Pasadena Mayor Jeff Wagner on Friday asked the City Council to settle a voting rights lawsuit that led to national portrayals of the Houston suburb as an example of efforts to suppress Latino voting rights. The proposed settlement with Latino residents who sued the city in 2014 over a new City Council district system calls for the city to pay $900,000 for the plaintiffs’ legal fees and $197,341 for court costs. The item will be on Tuesday’s City Council agenda. “While I strongly believe that the city did not violate the Voting Rights Act or adopt a discriminatory election system,” Wagner said in a statement, “I think it’s in the best interest of the city to get this suit behind us.”
C. Robert Health, who represented the city a protracted battle in federal court, agreed that if the council votes for the settlement, it’s in the city’s best interest. However, he argued in court and he still believes that the city did not intentionally discriminate against Latino voters, even though Chief U.S. District Judge Lee H. Rosenthal determined it did.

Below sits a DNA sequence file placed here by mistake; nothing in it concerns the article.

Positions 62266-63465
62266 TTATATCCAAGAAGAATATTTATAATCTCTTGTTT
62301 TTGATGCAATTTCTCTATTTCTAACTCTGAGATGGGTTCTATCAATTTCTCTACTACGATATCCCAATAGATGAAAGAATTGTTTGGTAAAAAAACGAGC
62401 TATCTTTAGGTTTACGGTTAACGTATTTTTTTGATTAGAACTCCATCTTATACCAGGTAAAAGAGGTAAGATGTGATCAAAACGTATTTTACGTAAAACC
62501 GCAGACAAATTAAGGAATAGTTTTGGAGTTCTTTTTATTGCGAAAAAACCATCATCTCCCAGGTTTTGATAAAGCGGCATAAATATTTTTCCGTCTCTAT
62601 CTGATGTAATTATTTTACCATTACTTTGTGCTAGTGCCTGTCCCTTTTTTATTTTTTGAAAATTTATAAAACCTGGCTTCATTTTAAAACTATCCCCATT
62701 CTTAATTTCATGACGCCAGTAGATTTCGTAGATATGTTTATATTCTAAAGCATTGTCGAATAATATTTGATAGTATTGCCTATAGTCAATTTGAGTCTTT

“We felt we had a good case and we had not discriminated,” he said. “The system operated in such a way that I don’t think it produced or diminished Hispanic representation.”
Patricia Gonzales, one of a handful of voters who filed the lawsuit through the Mexican American Legal Defense and Educational Fund prompted by drastic infrastructure inequities across the city, said she was thrilled to hear the news. But she was not surprised.